US Unprepared to Meet its First COVID Evacuees from Wuhan Last Year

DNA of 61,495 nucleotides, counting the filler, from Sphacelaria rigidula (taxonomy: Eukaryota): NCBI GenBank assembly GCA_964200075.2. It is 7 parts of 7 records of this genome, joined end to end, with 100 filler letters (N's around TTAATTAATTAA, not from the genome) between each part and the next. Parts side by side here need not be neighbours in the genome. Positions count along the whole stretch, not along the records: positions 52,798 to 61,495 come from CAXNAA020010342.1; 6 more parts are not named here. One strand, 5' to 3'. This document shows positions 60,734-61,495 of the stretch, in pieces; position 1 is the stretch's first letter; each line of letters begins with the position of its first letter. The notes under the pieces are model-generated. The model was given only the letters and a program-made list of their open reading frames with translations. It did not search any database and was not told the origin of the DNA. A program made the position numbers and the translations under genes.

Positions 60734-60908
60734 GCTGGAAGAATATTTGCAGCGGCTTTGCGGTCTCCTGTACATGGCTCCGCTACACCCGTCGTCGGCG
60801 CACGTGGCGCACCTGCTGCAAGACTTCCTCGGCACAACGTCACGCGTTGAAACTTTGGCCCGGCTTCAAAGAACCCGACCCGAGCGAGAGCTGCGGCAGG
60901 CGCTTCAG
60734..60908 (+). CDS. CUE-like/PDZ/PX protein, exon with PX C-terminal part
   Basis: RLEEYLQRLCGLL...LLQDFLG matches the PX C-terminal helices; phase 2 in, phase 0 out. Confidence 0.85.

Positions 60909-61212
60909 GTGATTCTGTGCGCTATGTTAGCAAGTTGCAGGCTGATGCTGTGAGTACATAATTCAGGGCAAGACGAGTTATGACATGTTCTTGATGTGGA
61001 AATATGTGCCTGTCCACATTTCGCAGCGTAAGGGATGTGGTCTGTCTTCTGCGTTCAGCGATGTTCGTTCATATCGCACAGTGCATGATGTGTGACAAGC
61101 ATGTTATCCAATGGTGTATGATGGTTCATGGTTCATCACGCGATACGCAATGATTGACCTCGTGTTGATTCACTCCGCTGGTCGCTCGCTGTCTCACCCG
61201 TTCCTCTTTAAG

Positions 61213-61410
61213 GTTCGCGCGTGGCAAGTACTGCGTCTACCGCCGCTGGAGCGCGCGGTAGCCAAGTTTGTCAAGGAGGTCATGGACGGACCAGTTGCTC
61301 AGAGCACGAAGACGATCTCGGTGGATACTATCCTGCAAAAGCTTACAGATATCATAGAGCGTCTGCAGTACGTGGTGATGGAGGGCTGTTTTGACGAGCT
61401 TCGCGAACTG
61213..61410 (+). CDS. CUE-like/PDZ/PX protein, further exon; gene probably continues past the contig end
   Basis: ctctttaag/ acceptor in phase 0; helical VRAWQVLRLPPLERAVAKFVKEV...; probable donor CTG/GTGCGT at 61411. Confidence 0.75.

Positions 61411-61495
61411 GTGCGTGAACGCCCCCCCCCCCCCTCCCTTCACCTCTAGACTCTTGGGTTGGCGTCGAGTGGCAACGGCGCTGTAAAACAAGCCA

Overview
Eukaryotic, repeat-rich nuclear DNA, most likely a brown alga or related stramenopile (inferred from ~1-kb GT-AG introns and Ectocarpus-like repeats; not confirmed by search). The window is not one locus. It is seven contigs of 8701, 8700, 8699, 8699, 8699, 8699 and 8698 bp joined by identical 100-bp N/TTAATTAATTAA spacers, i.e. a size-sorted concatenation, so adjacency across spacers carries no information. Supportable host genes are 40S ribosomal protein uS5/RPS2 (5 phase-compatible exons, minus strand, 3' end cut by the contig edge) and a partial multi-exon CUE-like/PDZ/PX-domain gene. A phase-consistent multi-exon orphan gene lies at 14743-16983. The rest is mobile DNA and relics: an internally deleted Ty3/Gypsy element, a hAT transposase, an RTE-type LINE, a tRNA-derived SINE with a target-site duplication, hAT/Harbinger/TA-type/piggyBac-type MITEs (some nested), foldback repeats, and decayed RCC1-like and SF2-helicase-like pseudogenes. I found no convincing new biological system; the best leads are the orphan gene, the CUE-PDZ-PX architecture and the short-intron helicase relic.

Federal officials at a California military base last year who met with the first American evacuees from Wuhan, China, the place where the coronavirus emerged, were not prepared for their mission, according to The Washington Post.They did not wear masks and had “no virus prevention plan or infection-control training” when they met with the evacuees, the Post said, according to two federal reports the newspaper said it has obtained.The newspaper reported on its website late Thursday that the reports supported “a whistleblower’s account of the chaos as U.S. officials scrambled to greet nearly 200 evacuees” who eventually did not test positive for the coronavirus.The whistleblower’s complaint, however, resulted in “internal reviews by the Health and Human Services Department and an investigation overseen by the Office of Special Counsel,” the Post said.According to the newspaper’s account, the federal officials who first interacted with the Wuhan evacuees at March Air Reserve Base in Riverside County, California, were instructed to remove their protective gear when meeting with the evacuees to avoid “bad optics.” ((bad appearances))The Health and Human Services general counsel’s office, headed by Robert Charrow, a Trump appointee, conducted a campaign against the whistleblower among members of Congress who received from HHS an account of what the agency said was the whistleblower’s conflicting information. That HHS move was “reprehensible,” Special Counsel Henry Kerner said in a letter to President Joe Biden on Thursday. Kerner praised the whistleblower’s “tremendous courage in bringing these allegations forward.”There are more than 101 million global COVID-19 infections, the disease caused by the coronavirus, Johns Hopkins Coronavirus Resource Center reported early Friday. The U.S. tops the list with more than 25 million cases, followed by India with 10.7 million infections and Brazil with 9 million. More than 2 million people have died from the disease, Johns Hopkins said.Health officials in South Carolina say they have detected two cases of the South African COVID-19 variant, the first cases in the United States.So far, the variant does not appear to cause more serious illness, but the U.S. Centers for Disease Control and Prevention said in a statement that “preliminary data suggests this variant may spread more easily and quickly than other variants.””That’s frightening,” because it means there are likely more undetected cases within the state, Dr. Krutika Kuppalli, an infectious diseases physician at the Medical University of South Carolina in Charleston, said in an interview with CBS News. “It’s probably more widespread.”A man wearing a face mask visits the Shinjuku City Hall promoting the Tokyo 2020 Olympics, rescheduled for this summer, in Tokyo on Jan. 29, 2021.Officials say the two South Carolina cases do not appear to be connected or travel related.It is normal for viruses to mutate. So far, variants from Britain and Brazil have also been discovered.In other COVID-19 news, World Health Organization investigators emerged from a two-week quarantine Thursday in Wuhan, China, to begin their work in search of the origins of the COVID-19 pandemic.The international team boarded a bus after leaving their hotel in the afternoon.China, which for months rejected calls for an international probe, has pledged adequate access for the researchers. The team is expected to spend several weeks interviewing people from research institutes, hospitals and a market linked to many of the first cases.WHO has said the purpose of the mission is not to assign blame for the pandemic but to figure out how it started in order to better prevent and combat future outbreaks.“We are looking for the answers here that may save us in the future, not culprits and not people to blame,” Mike Ryan, WHO’s top emergencies official, said earlier this month.The novel coronavirus emerged in Wuhan in late 2019 and has since spread across the world, infecting more than 100 million people and killing about 2.1 million.More than 120 countries have called for an independent investigation into the origins of the virus, with many governments accusing China of not doing enough to contain its spread.”It’s imperative that we get to the bottom of the early days of the pandemic in China, and we’ve been supportive of an international investigation that we feel should be robust and clear,” White House spokesperson Jen Psaki said Wednesday.Concern remains in many countries about access to and supplies of COVID-19 vaccines.Japan’s top government spokesman said Thursday that AstraZeneca will make more than 90 million doses of its vaccine in Japan.”We believe it is very important to be able to produce the vaccines domestically,” Chief Cabinet Secretary Katsunobu Kato told reporters.Like many countries already carrying out vaccination campaigns, Japan plans to prioritize front-line medical workers when it begins administering the shots in late February.Japan has arranged to buy 120 million doses of the vaccine developed by AstraZeneca and Oxford University. The vaccine requires a two-shot regiment for each person.The European Union and AstraZeneca clashed this week after the company said it would have to cut planned deliveries to the EU due to production delays.EU officials are demanding the doses be delivered on time and have threatened to put export controls on vaccines made in EU territory.

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